So I searched the edges of the fields for any sign that the lambs might have somehow slipped through our very robust fencing, but there wasn’t so much as a wisp of wool to suggest where they might have gone.  By this time I had to temporarily abandon the search as it was getting late & there were other animals to be fed & watered; so I hurried as quickly as I could through the rest of the chores before resuming my anxious search. 

I spent most of the day fruitlessly searching every inch of every hedgerow, fenceline & field boundary on the property; to no avail.  Althaea eventually settled down & to my relief tended to her one remaining lamb whilst I prepped the Lambing Shed in readiness to bring all the ewes in for the night – I wasn’t taking any chances; as neighbour had observed, if the lambs had been taken by a fox – the most likely scenario – it would certainly be back for another meal, this evening.  But would & could it have been so desperate as to actually attack Achillea, & bring her down to take her missing lamb?  Or did the silly girl just somehow manage to get herself cast, so providing easy pickings for the fox – yet why was her other lamb spared?

I don’t know; but I DO know I won’t be so foolish as to leave the ewes out at night again until the lambs are quite a lot bigger.  We’ve never lost lambs this way before as we never let them out until they appear sufficiently robust to be safe from predators.  So I’ve learned a salutory lesson, today; but in doing so have also lost two lambs; that’s three, in the space of only a few hours. 

April 1st has played a bitter joke on us, this year; that’s for sure.


About LittleFfarm Dairy

The LittleFfarm Dairy Team: Jo - Goat farmer & Gelatiere Artigianale, plus General Dogsbody; Tony - Airline Pilot & part-time Herd Manager, Product Taster, Accounts Secretary, Handyman etc!
This entry was posted in Animals, April 2008, Diary, Farming, Life, Livestock, Sheep, Smallholding. Bookmark the permalink.

3 Responses to Foolish

  1. I’m sorry. thats hard.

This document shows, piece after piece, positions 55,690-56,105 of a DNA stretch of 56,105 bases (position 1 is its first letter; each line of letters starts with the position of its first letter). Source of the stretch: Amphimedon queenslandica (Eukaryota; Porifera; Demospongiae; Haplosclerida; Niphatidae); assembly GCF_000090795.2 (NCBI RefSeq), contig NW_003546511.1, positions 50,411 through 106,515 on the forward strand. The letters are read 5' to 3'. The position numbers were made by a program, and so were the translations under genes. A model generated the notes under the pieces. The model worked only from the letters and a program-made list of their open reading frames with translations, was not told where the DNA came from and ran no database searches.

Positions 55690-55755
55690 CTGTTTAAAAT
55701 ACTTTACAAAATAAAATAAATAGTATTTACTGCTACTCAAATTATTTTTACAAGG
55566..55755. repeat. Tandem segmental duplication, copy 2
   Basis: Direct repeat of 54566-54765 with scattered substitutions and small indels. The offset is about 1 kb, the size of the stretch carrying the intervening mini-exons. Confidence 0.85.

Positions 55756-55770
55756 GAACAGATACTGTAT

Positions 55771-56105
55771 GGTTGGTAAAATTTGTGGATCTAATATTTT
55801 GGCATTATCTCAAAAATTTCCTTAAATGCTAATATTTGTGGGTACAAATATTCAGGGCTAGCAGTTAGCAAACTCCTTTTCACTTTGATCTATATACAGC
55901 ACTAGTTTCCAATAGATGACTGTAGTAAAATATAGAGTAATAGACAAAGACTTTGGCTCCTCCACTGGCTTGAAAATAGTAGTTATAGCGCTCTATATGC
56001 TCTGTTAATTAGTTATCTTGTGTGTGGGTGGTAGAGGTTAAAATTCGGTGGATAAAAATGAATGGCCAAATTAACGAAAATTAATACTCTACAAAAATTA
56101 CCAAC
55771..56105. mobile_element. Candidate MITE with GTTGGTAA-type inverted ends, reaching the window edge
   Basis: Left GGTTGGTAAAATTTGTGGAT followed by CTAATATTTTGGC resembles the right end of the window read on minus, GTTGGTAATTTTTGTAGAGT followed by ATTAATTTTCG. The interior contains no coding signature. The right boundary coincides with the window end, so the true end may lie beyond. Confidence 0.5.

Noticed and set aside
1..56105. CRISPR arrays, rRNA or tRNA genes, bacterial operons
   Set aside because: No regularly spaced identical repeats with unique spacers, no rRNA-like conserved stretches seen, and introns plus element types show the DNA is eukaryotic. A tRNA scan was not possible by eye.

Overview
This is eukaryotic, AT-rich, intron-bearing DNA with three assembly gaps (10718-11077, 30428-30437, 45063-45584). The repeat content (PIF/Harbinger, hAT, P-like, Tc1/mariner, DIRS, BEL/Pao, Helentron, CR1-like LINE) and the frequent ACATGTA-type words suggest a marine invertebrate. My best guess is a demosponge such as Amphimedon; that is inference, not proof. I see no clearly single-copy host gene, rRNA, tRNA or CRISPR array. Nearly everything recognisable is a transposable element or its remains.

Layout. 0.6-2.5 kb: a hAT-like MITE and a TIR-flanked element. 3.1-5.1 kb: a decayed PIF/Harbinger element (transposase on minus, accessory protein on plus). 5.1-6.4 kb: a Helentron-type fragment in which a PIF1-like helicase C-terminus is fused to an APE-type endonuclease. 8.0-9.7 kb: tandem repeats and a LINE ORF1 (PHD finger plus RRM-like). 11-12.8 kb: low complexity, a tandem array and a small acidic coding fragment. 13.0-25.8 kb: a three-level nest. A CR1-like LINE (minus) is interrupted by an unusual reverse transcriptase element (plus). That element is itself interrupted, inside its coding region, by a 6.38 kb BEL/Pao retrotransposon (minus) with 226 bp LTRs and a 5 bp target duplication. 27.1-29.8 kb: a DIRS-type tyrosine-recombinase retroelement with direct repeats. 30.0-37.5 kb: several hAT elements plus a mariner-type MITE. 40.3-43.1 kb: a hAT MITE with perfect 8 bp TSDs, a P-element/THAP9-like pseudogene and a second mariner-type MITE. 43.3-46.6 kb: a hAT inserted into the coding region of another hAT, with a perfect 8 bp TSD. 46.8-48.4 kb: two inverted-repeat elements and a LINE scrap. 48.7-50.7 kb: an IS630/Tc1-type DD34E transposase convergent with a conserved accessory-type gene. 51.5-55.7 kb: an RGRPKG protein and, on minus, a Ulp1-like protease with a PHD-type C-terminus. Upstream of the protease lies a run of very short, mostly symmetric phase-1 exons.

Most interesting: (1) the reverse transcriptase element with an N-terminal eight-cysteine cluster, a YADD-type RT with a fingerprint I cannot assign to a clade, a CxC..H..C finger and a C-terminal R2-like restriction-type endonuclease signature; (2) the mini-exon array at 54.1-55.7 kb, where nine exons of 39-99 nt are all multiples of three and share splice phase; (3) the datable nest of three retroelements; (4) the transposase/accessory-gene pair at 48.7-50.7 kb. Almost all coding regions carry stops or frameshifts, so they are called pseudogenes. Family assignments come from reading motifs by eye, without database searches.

2. been thinking on this…
    worth thinking about whether the lambs might have died first before being taken.. .. particularly if one was not able to get milk through the night. I can’t imagine a fox actually attacking a ewe.. but it might spook them and that cause the sheep to end up on her back.
    The other thing is, I dont know how close you are to other houses etc, but don’t rule out dogs as a problem, particularly a pair. My parents keep sheep and once found two dogs from neighbouring farm trying to take down a fully grown ewe. might be worth keeping an eye out for dogs as well as foxes.

  3. LittleFfarm Dairy says:

    Hi Nick,

    thanks for putting some thought into this one! I would have been mightily surprised if the lambs had died during the night & then been taken as we haven’t lost any, ever, this way; in fact the only one we lost was the lamb born with a sealed anus – so two in one night would be pretty odd. Other than that they’ve all thrived – & we keep them in anyway after they’re born, until we’re confident they are robust enough to manage. So I’d be surprised if weakness was the case, especially as the weather on the night in question was relatively mild in spite of the rain….

    As for other houses, we are pretty remote; completely ring-fenced by our own land including a thickly wooded valley cross-sectioned by rivers, with no near neighbours. That said, the previous owner of the farm apparently had a ram killed here by a pair of dogs from a smallholding a couple of miles away across the valley, who had escaped & were roaming…whilst the shepherd witnessed the incident the Police said they could not authorise the dogs to be destroyed, as only the one which actually killed the ram could legally be put down – & as the two were very similar-looking canines (Malamutes, I gather) the culprit could not be readily identified; so nothing was done.

    Another neighbour has a more worrying theory owing to strange sightings on a nearby property – basically, big cats – but personally I’ve not seen any such evidence here.

    regardless, anything seen taking my livestock will get a goodly bunch of buckshot up its a**e if I catch ’em at it!